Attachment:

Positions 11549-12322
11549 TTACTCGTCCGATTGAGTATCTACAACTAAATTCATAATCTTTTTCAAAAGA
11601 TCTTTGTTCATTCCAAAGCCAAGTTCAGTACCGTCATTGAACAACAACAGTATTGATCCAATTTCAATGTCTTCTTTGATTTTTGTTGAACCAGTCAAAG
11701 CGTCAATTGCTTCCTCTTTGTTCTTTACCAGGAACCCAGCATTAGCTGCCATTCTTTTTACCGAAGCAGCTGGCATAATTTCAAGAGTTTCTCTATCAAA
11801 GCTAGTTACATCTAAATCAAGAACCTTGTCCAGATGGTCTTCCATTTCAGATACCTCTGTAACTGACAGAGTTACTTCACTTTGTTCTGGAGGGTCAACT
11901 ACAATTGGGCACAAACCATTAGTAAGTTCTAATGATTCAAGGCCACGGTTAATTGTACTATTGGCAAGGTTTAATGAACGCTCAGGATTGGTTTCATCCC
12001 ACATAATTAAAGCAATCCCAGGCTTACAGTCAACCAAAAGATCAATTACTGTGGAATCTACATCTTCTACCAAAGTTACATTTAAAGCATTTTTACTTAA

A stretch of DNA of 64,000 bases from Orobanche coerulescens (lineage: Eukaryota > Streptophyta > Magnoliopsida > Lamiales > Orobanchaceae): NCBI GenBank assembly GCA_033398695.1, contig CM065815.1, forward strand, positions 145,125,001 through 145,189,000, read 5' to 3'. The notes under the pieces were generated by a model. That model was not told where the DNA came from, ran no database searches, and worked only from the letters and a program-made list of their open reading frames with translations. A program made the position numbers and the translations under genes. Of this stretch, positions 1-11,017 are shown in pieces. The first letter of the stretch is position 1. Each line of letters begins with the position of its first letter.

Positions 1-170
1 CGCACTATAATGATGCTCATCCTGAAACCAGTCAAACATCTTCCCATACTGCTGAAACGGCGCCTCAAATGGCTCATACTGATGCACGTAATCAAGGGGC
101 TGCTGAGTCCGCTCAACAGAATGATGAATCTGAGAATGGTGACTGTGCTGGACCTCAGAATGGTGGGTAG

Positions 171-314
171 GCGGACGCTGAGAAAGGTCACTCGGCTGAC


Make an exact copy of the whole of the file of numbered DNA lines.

Positions 11549-12322
11549 TTACTCGTCCGATTGAGTATCTACAACTAAATTCATAATCTTTTTCAAAAGA
11601 TCTTTGTTCATTCCAAAGCCAAGTTCAGTACCGTCATTGAACAACAACAGTATTGATCCAATTTCAATGTCTTCTTTGATTTTTGTTGAACCAGTCAAAG
11701 CGTCAATTGCTTCCTCTTTGTTCTTTACCAGGAACCCAGCATTAGCTGCCATTCTTTTTACCGAAGCAGCTGGCATAATTTCAAGAGTTTCTCTATCAAA
11801 GCTAGTTACATCTAAATCAAGAACCTTGTCCAGATGGTCTTCCATTTCAGATACCTCTGTAACTGACAGAGTTACTTCACTTTGTTCTGGAGGGTCAACT
11901 ACAATTGGGCACAAACCATTAGTAAGTTCTAATGATTCAAGGCCACGGTTAATTGTACTATTGGCAAGGTTTAATGAACGCTCAGGATTGGTTTCATCCC
12001 ACATAATTAAAGCAATCCCAGGCTTACAGTCAACCAAAAGATCAATTACTGTGGAATCTACATCTTCTACCAAAGTTACATTTAAAGCATTTTTACTTAA

A stretch of DNA of 64,000 bases from Orobanche coerulescens (lineage: Eukaryota > Streptophyta > Magnoliopsida > Lamiales > Orobanchaceae): NCBI GenBank assembly GCA_033398695.1, contig CM065815.1, forward strand, positions 145,125,001 through 145,189,000, read 5' to 3'. The notes under the pieces were generated by a model. That model was not told where the DNA came from, ran no database searches, and worked only from the letters and a program-made list of their open reading frames with translations. A program made the position numbers and the translations under genes. Of this stretch, positions 1-11,017 are shown in pieces. The first letter of the stretch is position 1. Each line of letters begins with the position of its first letter.

Positions 1-170
1 CGCACTATAATGATGCTCATCCTGAAACCAGTCAAACATCTTCCCATACTGCTGAAACGGCGCCTCAAATGGCTCATACTGATGCACGTAATCAAGGGGC
101 TGCTGAGTCCGCTCAACAGAATGATGAATCTGAGAATGGTGACTGTGCTGGACCTCAGAATGGTGGGTAG

Positions 171-314
171 GCGGACGCTGAGAAAGGTCACTCGGCTGAC